When a forest burns, the aftermath is a post-apocalyptic landscape of smoldering black trunks. The forest’s managers, whether they work for the U.S. Forest Service or for private companies, sometimes send in heavy machinery to harvest the dead trees in a process called salvage logging, to turn them into boards or other products. The idea is that since the trees are already toast, the responsible thing is to get a little more value out of them before they start to rot, as well as to remove fuel for a future fire from the area.
But salvage logging can be controversial. It churns up the fire-damaged soil. It may introduce seeds from invasive species, carried by the machinery. And dead trees, known as snags, are habitats for woodpeckers and other wildlife. Does removing them hamper the long-term recovery of the forest? More than 10 years ago, researchers from of the Forest Service’s Pacific Southwest Research Station decided to take advantage of a fire in the national forest near Mount Lassen, in Northern California, to study this question, and recently published their surprising results: At least on plant life, salvage logging did not have as much of an effect as one might expect.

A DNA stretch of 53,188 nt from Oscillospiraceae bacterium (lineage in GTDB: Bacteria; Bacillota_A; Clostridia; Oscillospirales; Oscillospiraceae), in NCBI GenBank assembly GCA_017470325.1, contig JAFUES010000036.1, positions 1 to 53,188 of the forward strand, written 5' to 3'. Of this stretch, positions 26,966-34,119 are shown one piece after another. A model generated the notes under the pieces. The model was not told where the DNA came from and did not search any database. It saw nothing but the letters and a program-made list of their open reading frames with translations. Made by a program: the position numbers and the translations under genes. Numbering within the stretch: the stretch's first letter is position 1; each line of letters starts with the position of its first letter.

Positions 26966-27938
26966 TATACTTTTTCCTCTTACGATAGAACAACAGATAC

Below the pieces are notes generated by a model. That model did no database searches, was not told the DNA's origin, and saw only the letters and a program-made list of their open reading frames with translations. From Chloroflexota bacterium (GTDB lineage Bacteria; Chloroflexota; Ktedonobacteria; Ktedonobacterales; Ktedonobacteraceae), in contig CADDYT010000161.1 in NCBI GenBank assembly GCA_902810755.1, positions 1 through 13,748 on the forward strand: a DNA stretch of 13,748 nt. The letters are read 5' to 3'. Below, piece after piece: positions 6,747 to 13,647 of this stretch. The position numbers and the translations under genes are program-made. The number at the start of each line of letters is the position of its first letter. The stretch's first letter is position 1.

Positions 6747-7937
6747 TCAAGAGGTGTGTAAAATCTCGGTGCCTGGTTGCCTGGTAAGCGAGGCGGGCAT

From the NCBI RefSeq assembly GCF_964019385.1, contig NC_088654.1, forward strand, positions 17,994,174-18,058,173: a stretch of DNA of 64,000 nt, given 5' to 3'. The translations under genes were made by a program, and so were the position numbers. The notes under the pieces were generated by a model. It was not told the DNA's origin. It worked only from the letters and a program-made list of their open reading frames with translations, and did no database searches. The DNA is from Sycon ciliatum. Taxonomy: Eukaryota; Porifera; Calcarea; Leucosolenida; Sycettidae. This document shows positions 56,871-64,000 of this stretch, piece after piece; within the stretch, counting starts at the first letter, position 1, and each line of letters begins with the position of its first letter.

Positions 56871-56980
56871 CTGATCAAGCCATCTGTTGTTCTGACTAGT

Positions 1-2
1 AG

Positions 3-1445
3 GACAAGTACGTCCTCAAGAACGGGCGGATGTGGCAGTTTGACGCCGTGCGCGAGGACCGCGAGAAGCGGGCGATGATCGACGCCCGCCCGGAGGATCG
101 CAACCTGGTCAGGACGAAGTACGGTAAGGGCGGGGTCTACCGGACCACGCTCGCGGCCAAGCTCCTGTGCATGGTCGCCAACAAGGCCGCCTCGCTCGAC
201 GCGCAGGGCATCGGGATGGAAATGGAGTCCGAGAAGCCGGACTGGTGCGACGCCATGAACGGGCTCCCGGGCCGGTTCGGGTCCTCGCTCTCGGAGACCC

At the beginning of the study, the researchers laid out 15 plots in the area burned by the Cone Fire, an accidental blaze that swept through the park’s dry pines in 2002. They directed salvage logging efforts of varying intensity in some plots and left others untouched. Then, every two years, they returned to the plots to count the number of plants and plant species that had sprouted, keeping track of which were natives, which were invasive, and whether they were weedy plants or shrubs, among other factors. Interestingly, the weedy plants that grew over the years were the same whether the plot had been logged or left to its own devices. The disturbance of the machinery did not appear to affect what grew, and didn’t seem to tip the scales to favor invasive species. Even cheatgrass, an invasive legendary in the West for its aggressive spread and alarming flammability, showed up in similar amounts regardless of the plots’ treatment.